2. Also, I’ve only read about three pages so far, but the frequency with which the “water-energy nexus” has already been discussed is very encouraging, since I’ll be focusing my master’s research on the interconnectedness of water and energy to some extent!

3. I really long for the day when I will actually feel motivated to work. It’s been rough goings here lately, but my report is coming along… even if the pace is glacial. (Geography puns!!!!!!!) My professor even liked my first chapter, and the revisions for that are coming along! However, my day-to-day motivation to actually get to the library, first of all, and then to remain focused when I get there… are… I don’t want to say non-existent…

4. Ok, that was headed in a bad way, so we’ll change gears. People who knew me in college will know that my favorite day of the whole semester was the day when the new course schedules would come out, so I could plan my projected classes for the next semester… color-coded and prioritized into plans A, B, and C, of course. I’ve started the process for my first semester of graduate school, and there wasn’t all that much to decide, but who knows what kind of obstacles I’ll run into when it comes time to register? As I have it drawn up now, I’ll be taking the intro class for my Energy Analysis and Policy certificate, Energy Economics, Benefit Cost Analysis, and Water Resources Institutions and Policies. I know that probably sounds super boring to everyone but me, but I’m pretty jazzed about it!

5. I’m giving a group presentation in my Physical Geography of North America class about water use, demand, and resources in North America/the US! It should be really interesting. We’re starting work this week.  Of course it will all be in German but if I was able to totally make a fool of myself in fluent German this week in class with little to no preparation, I think it will go over nicely with 2ish weeks of prep.

6. One slide in our lecture today was a big map of the transport (train) networks of the US, and all I could think of was playing Ticket to Ride with family and friends… standing on chairs for a full view of the map, crying in the corner due to a missed connection et al. (hehehe.) All the major junctions were the same, but notably Sault Ste. Marie was NOT included. We may never find out what made it important enough to include in the first place…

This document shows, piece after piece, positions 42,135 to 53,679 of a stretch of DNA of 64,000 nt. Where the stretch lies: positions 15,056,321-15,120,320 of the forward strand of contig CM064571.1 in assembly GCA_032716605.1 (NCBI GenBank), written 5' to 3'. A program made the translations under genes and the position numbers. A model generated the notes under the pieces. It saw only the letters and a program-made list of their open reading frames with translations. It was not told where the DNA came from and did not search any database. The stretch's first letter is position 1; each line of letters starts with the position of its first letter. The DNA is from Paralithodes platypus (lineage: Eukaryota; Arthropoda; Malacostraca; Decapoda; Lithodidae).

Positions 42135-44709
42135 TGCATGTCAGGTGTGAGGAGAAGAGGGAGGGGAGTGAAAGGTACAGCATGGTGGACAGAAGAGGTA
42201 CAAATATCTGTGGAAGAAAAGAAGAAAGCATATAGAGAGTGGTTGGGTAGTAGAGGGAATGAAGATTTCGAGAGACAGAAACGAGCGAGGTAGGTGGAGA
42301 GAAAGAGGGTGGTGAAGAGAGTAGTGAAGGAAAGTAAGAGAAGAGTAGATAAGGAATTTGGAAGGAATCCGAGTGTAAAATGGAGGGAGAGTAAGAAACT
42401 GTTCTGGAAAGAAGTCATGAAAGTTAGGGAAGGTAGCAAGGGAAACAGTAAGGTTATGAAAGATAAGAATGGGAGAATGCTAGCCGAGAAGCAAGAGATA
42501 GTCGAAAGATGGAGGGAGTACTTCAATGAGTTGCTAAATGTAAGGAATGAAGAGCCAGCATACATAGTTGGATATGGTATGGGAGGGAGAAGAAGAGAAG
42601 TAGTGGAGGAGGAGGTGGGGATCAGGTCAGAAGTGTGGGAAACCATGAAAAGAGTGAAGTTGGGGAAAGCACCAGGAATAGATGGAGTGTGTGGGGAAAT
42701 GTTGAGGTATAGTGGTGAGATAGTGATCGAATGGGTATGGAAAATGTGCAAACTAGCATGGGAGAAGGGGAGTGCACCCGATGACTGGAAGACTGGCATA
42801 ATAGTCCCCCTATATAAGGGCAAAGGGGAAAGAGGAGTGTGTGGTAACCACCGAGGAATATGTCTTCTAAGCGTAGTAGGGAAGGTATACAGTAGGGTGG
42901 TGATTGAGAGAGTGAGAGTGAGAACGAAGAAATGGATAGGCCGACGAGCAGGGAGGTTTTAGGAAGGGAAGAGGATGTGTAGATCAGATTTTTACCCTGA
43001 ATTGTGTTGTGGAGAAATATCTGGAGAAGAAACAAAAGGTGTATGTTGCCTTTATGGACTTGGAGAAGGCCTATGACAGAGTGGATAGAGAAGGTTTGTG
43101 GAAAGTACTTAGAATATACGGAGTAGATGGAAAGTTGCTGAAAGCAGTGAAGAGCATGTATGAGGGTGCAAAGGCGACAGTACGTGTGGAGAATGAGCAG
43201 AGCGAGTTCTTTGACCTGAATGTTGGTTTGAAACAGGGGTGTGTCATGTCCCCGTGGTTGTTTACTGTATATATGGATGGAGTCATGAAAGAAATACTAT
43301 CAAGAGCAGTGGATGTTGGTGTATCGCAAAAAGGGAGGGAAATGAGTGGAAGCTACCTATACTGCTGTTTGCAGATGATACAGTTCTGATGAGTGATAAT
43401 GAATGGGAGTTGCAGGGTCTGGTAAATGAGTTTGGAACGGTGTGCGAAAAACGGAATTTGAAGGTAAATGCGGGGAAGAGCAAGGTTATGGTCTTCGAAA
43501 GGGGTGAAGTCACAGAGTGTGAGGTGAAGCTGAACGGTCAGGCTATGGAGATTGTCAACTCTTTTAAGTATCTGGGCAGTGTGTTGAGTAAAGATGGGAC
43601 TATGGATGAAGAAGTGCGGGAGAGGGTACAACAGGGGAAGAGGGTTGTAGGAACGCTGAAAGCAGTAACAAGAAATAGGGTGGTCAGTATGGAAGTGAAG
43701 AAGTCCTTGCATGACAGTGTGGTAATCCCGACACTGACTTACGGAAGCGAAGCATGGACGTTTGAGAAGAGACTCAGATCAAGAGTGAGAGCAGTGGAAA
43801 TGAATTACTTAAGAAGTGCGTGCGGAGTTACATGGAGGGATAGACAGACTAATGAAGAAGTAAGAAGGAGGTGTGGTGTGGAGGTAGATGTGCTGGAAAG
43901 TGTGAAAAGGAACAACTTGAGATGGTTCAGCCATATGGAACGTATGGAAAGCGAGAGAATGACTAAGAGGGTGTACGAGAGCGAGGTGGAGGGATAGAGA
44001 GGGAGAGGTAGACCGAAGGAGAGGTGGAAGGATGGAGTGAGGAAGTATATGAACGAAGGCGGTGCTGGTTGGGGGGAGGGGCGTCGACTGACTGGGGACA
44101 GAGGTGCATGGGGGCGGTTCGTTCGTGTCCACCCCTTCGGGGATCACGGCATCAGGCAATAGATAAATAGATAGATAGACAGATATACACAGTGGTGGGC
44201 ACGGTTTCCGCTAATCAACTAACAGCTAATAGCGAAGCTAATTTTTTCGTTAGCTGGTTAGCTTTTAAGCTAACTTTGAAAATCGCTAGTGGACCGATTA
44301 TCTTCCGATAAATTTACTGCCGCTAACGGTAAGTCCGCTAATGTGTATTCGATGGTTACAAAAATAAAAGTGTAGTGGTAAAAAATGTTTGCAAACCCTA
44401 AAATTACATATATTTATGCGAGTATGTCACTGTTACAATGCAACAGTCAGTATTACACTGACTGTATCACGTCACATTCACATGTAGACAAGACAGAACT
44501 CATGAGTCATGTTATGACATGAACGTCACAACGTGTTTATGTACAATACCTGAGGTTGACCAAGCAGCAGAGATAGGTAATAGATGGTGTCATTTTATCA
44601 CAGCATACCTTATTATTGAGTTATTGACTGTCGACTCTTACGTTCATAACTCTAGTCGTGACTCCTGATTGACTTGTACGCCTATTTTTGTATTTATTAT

The only way to fully appreciate the entire map and thus create a bonafide railway empire

The only way to fully appreciate the entire map and thus create a bonafide railway empire (stealthily passing cards under the table while the parentals aren’t looking notwithstanding)

7. I should really be working on my revisions right now so I’ll bring this post to a premature HALT… if anyone could go ahead and send me some packaged or bottled motivation of some sort… that would be great.

the part where i actually do some research

Well, actually, that’s a bit misleading.

The truth is that I have been doing a LOT of research since October. Probably too much research. Because every time I found a new article about flood management or residual risk management or reservoir construction or flood mapping, I would read it, stress about how this new information would fit into my mythical research project, and go on to get absolutely nothing done.

So finally, when I was at the end of my rope with a 15-page outline that contained a lot of information but absolutely nothing of interest, I had a great meeting with my research advisor after which I knew EXACTLY what I would write.

Don’t you love when that happens?

I fully accept that I make my life much more difficult than it needs to be, but I’m thankful that things normally come together in the end.

So I am happy to report that after 5 straight days of getting up early to go to the library (I have to get there within 20 minutes of when it opens at 8 or the whole place will be full… finals season), I have officially written 15.5 pages and over 4,300 words! I am 6/8 of the way done with my first chapter [actually, it’s my second chapter, but it’s the first one I’ve written], and it’s not perfect, but it exists!

(Don’t be fooled by that last sentence/paragraph, which is probably a run-on and contains two different parenthetical thoughts. I am normally considered a “good writer” but I guess your mileage may vary.)

I am a big fan of just getting things written. I wasn’t always this way, but once I started writing my thesis and I had deadlines and responsibilities and high expectations, I started subscribing to Anne Lamott’s school of the “shitty first draft.”

All good writers write [shitty first drafts]. This is how they end up with good second drafts and terrific third drafts. People tend to look at successful writers who are getting their books published and maybe even doing well financially and think that they sit down at their desks every morning feeling like a million dollars, feeling great about who they are and how much talent they have […]. But this is a fantasy of the uninitiated. I know some very great writers, writers you love who write beautifully and have made a great deal of money, and not one of them sits down routinely feeling wildly enthusiastic and confident. Not one of them writes elegant first drafts. All right, one of them does, but we do not like her very much.

Anne Lamott, Bird by Bird

I just wanted to check in here quickly to report that even though I haven’t been blogging, I have absolutely been writing! Also, if anyone would like to read over my shitty first draft, please give me a shout. 😉